DHCR's registration records contain an entry, made in 2000, indicating that the apartment was "exempt" from registration. Although the entry indicates that the reason for the exemption is based upon the apartment being either a coop or condo, this is a clerical error; the exemption was based upon luxury decontrol. At or about the time Jenkins accepted the first lease, the Owner filed a rent registration form (an RR–2A) with DHCR, stating that apartment 5M was permanently exempt from annual rent registration due to "[h]igh [r]ent [v]acancy." The Owner's records show that a copy of this filing was mailed to Jenkins in August 2001. Jenkins did not challenge the rent increases at that time.
Plaintiffs have renewed their lease several times since taking occupancy. Their renewal lease for the period of March 2013 to February 2014 was at a rent of $3,783 per month. On November 22, 2013, 90 days before the lease was due to expire, the Owner offered plaintiffs a rent-stabilized renewal lease (RSC § 2523.5[a] ). Plaintiffs signed a two-year renewal lease at a rent of $4,076.18 per month. On March 24, 2014, shortly after plaintiffs commenced this action, the Owner first filed annual rent registrations for years 2009 through 2013. Each of these filings lists a "legal regulated rent" that is higher than what the Owner charged under plaintiffs' renewal leases and the amounts plaintiffs were actually charged in rent are denominated "prefer [ential] rents" (all capitalization omitted). The buildings's J–51 benefits have since expired.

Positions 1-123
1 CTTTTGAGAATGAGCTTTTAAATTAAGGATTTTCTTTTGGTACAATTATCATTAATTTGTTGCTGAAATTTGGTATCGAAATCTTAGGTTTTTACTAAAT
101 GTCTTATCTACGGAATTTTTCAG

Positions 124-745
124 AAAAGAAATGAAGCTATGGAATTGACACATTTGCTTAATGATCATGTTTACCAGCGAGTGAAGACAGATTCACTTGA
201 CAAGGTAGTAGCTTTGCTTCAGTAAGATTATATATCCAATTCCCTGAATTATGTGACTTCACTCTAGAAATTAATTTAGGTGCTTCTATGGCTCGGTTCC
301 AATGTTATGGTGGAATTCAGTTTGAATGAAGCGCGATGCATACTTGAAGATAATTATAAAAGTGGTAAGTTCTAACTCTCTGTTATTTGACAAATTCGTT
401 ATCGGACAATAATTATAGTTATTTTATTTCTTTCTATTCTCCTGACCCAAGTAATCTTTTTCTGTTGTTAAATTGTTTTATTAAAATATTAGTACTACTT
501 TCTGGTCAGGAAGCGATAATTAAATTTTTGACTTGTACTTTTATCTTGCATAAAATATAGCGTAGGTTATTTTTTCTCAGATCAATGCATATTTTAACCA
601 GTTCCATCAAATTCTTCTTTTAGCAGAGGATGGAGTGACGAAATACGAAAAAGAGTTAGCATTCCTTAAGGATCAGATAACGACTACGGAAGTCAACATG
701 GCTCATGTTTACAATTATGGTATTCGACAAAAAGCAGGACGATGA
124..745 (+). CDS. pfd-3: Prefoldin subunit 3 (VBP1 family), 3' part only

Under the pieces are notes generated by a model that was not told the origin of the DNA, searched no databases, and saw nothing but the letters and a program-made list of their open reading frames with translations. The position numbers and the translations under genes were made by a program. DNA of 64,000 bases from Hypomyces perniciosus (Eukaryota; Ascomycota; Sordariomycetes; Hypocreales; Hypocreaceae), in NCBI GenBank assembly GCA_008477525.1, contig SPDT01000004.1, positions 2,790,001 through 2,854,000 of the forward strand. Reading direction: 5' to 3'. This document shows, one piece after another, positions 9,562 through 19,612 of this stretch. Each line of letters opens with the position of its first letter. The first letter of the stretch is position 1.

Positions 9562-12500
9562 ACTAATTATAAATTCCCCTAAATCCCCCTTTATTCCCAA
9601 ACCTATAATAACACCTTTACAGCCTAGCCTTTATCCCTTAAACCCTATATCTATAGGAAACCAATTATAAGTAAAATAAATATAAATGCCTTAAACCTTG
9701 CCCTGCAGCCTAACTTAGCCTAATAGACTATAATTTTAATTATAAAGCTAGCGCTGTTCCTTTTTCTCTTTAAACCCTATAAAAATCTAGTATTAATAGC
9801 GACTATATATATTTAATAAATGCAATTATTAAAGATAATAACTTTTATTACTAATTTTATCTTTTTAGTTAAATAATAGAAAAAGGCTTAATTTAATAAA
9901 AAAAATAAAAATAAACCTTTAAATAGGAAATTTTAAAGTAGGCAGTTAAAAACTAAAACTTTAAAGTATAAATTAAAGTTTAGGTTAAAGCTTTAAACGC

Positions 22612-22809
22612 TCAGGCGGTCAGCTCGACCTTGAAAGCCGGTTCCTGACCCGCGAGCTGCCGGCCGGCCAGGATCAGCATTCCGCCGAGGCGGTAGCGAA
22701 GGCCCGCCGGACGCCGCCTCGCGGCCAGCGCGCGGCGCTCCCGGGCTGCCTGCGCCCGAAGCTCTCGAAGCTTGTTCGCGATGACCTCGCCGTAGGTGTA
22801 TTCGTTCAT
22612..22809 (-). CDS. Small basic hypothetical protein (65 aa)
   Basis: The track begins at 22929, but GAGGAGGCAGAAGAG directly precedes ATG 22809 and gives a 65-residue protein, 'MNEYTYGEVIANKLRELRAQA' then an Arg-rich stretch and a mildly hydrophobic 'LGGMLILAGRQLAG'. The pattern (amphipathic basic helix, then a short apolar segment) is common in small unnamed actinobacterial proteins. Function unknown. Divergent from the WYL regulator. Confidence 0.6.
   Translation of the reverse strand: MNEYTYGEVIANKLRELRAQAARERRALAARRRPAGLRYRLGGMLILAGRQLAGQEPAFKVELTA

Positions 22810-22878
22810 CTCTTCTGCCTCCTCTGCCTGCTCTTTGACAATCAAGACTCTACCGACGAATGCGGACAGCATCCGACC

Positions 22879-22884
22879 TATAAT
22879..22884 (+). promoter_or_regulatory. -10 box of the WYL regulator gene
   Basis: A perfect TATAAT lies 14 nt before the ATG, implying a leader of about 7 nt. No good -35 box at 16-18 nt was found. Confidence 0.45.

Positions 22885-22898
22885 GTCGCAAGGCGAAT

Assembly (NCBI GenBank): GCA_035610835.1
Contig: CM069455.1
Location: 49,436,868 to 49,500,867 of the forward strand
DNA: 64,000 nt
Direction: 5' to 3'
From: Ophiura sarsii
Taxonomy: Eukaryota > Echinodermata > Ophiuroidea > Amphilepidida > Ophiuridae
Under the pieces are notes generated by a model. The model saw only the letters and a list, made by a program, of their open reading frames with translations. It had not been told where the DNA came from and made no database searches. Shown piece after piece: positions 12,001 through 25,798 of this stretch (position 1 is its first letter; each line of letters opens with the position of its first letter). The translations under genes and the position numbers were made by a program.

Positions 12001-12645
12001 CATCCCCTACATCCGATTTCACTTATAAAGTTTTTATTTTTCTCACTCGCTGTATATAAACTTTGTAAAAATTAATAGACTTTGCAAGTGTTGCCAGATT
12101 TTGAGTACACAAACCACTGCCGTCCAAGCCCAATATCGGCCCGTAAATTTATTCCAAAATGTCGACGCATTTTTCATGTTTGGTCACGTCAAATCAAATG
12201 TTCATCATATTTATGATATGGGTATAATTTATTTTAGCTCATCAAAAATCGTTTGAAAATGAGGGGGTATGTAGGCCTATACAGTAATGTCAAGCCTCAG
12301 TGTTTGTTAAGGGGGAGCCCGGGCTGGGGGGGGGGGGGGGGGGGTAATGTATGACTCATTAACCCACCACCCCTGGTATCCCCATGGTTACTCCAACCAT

Supreme Court correctly declared that plaintiffs are rent-stabilized tenants. Contrary to the Owner's argument, the fact that it has now offered plaintiffs a rent-stabilized lease, which only began in March 2014, does not render the issue of plaintiffs' rent-stabilized status moot. The declaration required in this case is retroactive to the inception of plaintiffs' tenancy and affects their rights from that point in time to the present.